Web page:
How to talk to your kids about the 2020 election

Well we’ve made it to November folks! The Halloween decorations have been stored and we are ready for the start of the holiday season. We however have one MORE giant transition this year, and that is the 2020 presidential election. We here are a family and love one another with all the diversity that comes with an inclusive school, and therefore want to share some insight on some ways to talk to your kids about the state of the country and what that means for them and their futures.

National elections can be challenging for many, regardless of their political beliefs. It seems the main source of anxiety comes from the unknown of what is next to come. Children can most certainly feel this stress too – the stress of coping with differing opinions, comments and news they might find upsetting, managing their emotions and watching their caregivers, parents, loved ones tackle that stress as well. As adults, we have the responsibility to model for our children how to manage this time of stress and uncertainty.

So, what can you do to talk to your child about the current state of their world?

  1. Be mindful of what you say to your children and the way it is presented – let your children ask questions prior to sharing concerns or opinions. Allow your children to be curious about the process and be mindful of information you know and do not know.
  2. Monitor what they look at on social media. Children may have a hard time expressing that they are struggling with the information presented to them by friends and people they follow on social media. Remember to take breaks yourself from social media and the news in order to live presently and encourage activities that reduce stress/anxiety (ex. exercise, spending time in nature, family game nights)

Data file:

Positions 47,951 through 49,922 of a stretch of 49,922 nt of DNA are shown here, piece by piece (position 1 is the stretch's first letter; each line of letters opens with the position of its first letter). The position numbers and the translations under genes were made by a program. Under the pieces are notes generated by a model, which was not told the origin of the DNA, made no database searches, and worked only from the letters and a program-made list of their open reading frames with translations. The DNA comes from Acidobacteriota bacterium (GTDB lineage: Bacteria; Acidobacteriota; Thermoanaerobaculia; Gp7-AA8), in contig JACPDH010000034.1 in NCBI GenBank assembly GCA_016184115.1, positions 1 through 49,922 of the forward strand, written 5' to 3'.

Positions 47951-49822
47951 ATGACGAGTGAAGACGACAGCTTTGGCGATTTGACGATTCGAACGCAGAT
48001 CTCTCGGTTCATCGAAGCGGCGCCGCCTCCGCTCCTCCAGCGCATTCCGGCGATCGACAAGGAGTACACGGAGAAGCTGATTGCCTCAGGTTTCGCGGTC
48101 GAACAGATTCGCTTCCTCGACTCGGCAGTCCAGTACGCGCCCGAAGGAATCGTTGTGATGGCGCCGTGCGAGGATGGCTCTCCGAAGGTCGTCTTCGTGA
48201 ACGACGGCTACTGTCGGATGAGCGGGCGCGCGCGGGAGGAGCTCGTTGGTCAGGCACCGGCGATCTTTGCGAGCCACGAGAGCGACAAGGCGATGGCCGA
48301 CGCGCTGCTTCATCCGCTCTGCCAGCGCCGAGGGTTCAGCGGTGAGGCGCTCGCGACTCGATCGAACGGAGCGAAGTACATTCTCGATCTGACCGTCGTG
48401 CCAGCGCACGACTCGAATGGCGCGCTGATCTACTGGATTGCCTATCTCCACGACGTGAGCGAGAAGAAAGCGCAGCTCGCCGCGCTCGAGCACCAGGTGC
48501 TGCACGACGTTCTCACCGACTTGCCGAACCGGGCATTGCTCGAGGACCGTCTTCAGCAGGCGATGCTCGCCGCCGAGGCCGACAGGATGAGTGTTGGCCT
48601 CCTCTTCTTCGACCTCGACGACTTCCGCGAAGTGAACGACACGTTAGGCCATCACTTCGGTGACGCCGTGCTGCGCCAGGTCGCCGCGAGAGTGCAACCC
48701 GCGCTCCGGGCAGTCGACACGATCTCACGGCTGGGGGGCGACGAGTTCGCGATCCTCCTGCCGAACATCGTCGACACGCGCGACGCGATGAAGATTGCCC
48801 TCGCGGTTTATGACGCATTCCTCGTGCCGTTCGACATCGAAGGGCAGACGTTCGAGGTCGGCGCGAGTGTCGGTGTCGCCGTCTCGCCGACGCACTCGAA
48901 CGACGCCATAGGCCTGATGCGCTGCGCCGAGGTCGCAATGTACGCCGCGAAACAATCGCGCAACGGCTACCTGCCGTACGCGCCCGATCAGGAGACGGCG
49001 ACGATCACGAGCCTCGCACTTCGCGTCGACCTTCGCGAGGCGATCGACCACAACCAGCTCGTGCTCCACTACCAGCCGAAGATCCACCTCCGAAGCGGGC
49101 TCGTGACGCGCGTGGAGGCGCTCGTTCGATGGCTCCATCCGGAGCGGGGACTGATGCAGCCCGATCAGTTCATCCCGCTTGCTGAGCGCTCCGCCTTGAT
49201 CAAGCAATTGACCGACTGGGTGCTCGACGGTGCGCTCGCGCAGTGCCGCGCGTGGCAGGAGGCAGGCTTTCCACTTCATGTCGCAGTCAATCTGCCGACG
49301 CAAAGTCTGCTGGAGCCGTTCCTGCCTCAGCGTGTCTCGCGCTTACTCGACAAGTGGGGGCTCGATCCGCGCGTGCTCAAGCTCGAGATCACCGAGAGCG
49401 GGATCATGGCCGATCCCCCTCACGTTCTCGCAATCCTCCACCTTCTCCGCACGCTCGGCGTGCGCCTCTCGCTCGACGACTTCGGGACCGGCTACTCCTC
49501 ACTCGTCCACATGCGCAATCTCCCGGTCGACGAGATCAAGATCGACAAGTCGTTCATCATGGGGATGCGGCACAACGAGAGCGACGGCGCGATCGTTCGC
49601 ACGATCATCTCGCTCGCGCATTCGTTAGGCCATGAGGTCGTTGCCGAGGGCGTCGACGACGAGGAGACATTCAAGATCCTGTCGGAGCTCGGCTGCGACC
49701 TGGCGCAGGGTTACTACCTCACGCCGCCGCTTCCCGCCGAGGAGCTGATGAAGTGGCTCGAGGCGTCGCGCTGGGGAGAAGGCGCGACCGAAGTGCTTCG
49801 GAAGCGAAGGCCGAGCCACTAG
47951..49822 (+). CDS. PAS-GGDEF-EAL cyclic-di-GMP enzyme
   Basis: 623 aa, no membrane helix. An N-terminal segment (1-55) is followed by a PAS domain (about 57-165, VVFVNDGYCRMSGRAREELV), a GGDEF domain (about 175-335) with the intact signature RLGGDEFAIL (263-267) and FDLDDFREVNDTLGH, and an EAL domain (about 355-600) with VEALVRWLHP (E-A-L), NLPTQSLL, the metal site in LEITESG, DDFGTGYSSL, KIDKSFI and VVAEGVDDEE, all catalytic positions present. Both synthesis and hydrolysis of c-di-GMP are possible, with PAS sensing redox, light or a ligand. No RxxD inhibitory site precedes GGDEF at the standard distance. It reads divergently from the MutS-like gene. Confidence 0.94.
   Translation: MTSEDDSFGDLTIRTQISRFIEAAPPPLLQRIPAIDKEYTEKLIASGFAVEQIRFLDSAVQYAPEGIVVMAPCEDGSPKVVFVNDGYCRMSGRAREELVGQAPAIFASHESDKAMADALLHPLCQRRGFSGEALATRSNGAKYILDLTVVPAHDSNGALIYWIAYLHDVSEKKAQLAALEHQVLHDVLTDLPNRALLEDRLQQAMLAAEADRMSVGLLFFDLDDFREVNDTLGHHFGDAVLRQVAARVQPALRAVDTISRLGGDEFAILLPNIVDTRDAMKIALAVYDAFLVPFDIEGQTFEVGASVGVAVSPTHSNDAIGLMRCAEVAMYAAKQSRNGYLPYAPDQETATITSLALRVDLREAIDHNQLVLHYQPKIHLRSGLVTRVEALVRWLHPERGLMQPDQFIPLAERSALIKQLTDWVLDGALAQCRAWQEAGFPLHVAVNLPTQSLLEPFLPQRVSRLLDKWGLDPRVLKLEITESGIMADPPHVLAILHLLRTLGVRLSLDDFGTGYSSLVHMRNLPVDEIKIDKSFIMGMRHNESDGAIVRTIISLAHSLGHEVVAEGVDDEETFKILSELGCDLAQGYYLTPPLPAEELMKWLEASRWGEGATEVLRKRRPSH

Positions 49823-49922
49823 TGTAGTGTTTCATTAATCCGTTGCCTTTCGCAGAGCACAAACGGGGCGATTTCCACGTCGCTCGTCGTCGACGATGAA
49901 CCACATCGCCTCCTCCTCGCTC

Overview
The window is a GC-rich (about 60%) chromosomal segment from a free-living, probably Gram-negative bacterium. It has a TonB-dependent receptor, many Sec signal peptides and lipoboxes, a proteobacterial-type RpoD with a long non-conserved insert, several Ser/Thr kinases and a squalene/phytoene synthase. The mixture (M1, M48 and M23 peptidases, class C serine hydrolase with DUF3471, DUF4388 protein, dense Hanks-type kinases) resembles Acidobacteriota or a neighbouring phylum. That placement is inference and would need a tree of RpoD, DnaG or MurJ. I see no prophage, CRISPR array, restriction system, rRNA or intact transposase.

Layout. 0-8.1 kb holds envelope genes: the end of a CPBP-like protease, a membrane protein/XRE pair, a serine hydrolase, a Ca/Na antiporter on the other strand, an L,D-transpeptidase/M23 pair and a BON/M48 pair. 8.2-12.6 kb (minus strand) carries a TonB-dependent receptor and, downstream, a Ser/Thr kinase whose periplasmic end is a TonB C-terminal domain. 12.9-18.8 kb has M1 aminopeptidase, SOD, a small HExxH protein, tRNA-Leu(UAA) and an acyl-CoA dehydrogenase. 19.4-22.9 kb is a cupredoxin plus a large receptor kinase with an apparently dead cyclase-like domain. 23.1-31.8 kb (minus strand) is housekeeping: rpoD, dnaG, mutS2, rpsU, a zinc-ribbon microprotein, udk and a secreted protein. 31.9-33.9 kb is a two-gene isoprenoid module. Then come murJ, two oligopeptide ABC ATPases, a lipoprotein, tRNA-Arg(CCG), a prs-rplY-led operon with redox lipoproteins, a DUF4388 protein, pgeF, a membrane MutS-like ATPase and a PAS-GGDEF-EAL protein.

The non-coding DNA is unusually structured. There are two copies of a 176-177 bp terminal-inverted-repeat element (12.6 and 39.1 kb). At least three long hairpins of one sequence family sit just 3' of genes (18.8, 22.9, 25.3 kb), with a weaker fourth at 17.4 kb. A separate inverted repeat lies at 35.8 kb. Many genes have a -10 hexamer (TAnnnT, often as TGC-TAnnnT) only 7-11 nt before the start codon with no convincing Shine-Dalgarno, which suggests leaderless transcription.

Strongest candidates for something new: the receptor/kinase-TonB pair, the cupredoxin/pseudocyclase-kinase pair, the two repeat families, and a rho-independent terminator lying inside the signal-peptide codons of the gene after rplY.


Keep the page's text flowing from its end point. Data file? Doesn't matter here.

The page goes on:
3. Encourage respect when listening to others’ opinions. Remind them that it is alright if someone they know/love has an opinion that differs from them. Encourage them to use coping strategies to manage uncomfortable emotions if they disagree with a friend or peer. Teach your children compassion when speaking about differences, and reward when they are able to walk away from uncomfortable situations and ask for help.

The best you can do is remind them that you are there to love and take care of them, and will do so to the best of your ability. Lastly, It is important to make sure you take care of your self and practice self care.